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ROC, October 1995

Tom Eastman's review in Analog (March 1996) continues with a synopsis of Stepwater:

Douglas promises us not a trilogy (though ROC has contracted only for that many), but a seven-book series, and then no more. The first is Stepwater, in which bors and mantees nearly start a war. The tale begins when Barc, heir to the bors domain of Margal Steep, beds Girelf, heiress to the local mantee throng, which resides in the river that runs beneath the hollowed out mountain that is Margal Steep and has the rights to the shore for about a mile from the water's edge. This is disaster, for a bors imprints upon his first mate, and when Barc imprints upon Girelf, he ruins his future - or so he and all his kin believe. Threatened with a brainscrubbing to straighten out his imprinting, he flees and becomes a notorious pervert, not only bedding females of every variant on Stepwater (including - Gasp! - old-humans), but setting up a firm of very successful and lucrative brothels.

Meanwhile, back at Margal Steep, the mantees are building their dam higher and higher The water is rising, the shoreline pushing outward, the lower tunnels of the bors home flooding, the walls and ceilings crumbling. Indeed, the day comes when the ceiling caves in on the present rulers, and Barc, pervert or no, willing or no, is compelled to return. Being a conscientious fellow, he obeys the call and tries to find ways to save Margal Steep. But the mantees refuse to negotiate unless he can somehow persuade Girelf to accept her own responsibilities as heiress, and she will not. An attempt to destroy the dam fails miserably.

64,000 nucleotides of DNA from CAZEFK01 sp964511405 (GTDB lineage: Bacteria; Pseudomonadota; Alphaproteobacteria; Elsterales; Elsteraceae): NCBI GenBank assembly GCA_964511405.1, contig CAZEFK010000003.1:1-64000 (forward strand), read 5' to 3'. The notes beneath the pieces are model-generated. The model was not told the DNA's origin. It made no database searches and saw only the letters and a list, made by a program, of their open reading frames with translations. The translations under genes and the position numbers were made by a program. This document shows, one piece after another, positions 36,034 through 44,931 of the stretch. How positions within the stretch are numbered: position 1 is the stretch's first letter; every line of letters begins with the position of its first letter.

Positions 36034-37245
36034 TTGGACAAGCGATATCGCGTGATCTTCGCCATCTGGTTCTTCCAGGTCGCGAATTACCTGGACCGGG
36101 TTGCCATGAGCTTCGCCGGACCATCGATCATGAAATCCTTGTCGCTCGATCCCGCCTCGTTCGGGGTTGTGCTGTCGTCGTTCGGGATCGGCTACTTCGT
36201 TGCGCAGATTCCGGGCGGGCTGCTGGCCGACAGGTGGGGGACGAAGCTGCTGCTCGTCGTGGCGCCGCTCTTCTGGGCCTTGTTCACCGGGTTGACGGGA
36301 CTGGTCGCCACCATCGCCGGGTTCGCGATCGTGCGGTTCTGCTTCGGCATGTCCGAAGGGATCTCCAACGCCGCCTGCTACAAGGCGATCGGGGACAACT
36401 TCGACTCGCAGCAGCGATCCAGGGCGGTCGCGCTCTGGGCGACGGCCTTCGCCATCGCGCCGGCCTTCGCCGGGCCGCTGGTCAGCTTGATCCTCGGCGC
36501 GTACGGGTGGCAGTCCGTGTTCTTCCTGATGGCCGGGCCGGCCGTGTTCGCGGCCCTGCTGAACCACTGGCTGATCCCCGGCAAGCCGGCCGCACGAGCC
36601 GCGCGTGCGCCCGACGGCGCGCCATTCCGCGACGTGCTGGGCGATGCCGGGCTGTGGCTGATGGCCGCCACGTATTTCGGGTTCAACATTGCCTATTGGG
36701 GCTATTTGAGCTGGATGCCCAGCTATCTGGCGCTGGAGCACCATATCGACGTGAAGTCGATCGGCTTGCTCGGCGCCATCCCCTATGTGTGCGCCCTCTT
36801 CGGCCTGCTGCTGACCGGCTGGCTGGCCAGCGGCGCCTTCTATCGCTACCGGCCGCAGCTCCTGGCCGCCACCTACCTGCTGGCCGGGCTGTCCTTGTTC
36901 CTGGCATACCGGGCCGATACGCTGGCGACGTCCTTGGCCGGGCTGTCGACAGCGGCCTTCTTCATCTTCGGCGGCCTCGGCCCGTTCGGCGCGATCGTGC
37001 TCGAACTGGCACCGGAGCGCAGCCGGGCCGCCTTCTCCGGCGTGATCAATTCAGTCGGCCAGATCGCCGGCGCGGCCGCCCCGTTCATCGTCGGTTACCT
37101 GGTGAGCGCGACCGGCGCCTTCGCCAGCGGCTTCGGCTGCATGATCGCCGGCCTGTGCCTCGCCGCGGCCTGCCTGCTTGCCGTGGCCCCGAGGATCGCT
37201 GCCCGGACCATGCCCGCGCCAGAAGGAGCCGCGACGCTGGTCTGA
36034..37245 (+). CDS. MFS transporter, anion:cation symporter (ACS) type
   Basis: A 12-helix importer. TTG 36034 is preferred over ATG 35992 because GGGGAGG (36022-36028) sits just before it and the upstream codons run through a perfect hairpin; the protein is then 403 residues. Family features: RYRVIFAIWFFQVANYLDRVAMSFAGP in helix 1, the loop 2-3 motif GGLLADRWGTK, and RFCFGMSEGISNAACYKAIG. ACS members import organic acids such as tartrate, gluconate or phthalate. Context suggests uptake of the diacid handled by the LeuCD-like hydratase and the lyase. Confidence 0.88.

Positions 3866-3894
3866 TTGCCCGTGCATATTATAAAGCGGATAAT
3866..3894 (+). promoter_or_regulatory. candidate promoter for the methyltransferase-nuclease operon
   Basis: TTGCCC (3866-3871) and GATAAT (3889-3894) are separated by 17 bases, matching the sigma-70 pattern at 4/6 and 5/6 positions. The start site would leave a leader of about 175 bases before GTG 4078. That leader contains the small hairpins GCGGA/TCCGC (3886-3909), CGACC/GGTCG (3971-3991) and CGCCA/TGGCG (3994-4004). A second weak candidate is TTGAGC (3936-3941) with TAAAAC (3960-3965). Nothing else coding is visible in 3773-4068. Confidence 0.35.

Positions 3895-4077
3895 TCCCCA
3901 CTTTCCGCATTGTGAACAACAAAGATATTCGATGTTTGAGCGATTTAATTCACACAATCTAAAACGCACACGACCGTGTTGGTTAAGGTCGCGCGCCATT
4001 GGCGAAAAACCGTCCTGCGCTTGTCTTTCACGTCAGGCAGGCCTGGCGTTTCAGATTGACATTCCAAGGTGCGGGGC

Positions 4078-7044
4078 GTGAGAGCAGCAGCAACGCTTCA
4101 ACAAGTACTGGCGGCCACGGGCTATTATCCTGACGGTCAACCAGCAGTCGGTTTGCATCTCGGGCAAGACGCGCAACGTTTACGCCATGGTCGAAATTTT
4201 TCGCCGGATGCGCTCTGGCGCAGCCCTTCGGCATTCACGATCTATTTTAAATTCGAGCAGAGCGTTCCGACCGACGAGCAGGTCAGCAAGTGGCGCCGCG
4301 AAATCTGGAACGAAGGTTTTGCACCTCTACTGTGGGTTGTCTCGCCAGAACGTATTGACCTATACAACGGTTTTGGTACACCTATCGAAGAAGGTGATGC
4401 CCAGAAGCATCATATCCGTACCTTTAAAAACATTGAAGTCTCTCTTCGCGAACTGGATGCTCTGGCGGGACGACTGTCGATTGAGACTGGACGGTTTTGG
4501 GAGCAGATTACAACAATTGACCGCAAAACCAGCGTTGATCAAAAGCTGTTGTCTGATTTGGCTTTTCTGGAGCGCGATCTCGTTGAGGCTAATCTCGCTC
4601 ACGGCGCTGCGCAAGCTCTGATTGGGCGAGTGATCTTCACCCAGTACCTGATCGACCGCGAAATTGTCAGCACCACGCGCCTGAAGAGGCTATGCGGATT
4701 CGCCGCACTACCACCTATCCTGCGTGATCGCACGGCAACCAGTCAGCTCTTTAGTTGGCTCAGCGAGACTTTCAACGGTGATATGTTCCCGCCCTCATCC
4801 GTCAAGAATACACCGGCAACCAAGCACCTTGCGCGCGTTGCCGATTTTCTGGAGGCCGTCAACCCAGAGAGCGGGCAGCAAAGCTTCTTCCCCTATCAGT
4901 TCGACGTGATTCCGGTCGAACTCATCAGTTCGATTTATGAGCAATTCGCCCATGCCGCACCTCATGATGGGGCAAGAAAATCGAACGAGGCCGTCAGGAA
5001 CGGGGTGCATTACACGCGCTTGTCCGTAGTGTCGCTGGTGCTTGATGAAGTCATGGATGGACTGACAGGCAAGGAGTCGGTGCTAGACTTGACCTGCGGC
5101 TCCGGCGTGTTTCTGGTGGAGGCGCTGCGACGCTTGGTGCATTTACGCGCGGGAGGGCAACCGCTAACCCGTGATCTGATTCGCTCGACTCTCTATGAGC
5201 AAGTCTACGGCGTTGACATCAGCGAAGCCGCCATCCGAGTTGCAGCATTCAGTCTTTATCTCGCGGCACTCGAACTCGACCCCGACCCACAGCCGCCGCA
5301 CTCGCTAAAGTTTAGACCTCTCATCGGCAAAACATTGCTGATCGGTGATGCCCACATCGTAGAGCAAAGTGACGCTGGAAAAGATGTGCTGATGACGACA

And when Barc seeks the Arbiter's consul half the world away, he is sent on a long space voyage only to learn that he must somehow infiltrate the wendish archives and purloin a mysterious data cube. It's not quite that simple, for Barc must run back and forth a few times before he gets that far, but that's the thrust of the matter, and it's no accident that his sexual history plays a vital role in his final success.

A word of warning for those who might object: This one's a bit raunchy. However, it's a very entertaining tale based on an interesting setup and blessed with a number of believable characters. The flaws are two: First, toward the end events accelerate so much the reader feels Douglas is surely skipping over whole chapters (perhaps he had to edit down a too-long manuscript). Second, the Arbiter seems a little too much in charge of serendipity; this might be acceptable if the Arbiter had to deal with only one or two worlds, but Douglas's very premise is that John Minder XXIII must oversee thousands of worlds; this strains credibility.

Still, I'm looking forward to the next entries in this series, for the first two of which ROC provides a glimpse in the form of brief excerpts.

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Another Stepwater Review

A brief review of Stepwater in Jerry Hewett's online newsletter for Jack Vance's fans and collectors has had an amazing impact on the Arbiter Tales' acceptance by the community of Vance's admirers:
SUBJ: L. Warren Douglas

Commit this guy's name to memory.

Find these two books before they go out of print: _Stepwater_ and _The Wells of Phyre_, both out as paperback originals from ROC SF. Buy extra copies for friends that have borrowed, read, and re-read your entire Vance collection.

Gregg Parmentier recommended these novels -- the first two volumes in a projected (?) seven volume series by L. Warren Douglas -- a couple of months ago, but I hadn't been able to find them until this past weekend. I started (and finished) reading _Stepwater_ last night, and will probably blow everything off this afternoon so that I can read _The Wells of Phyre_ (and get to bed at a decent hour:-). The third volume in the Arbiter series, _Glaice_, should be on the shelves soon... the sooner, the better, as far as I'm concerned!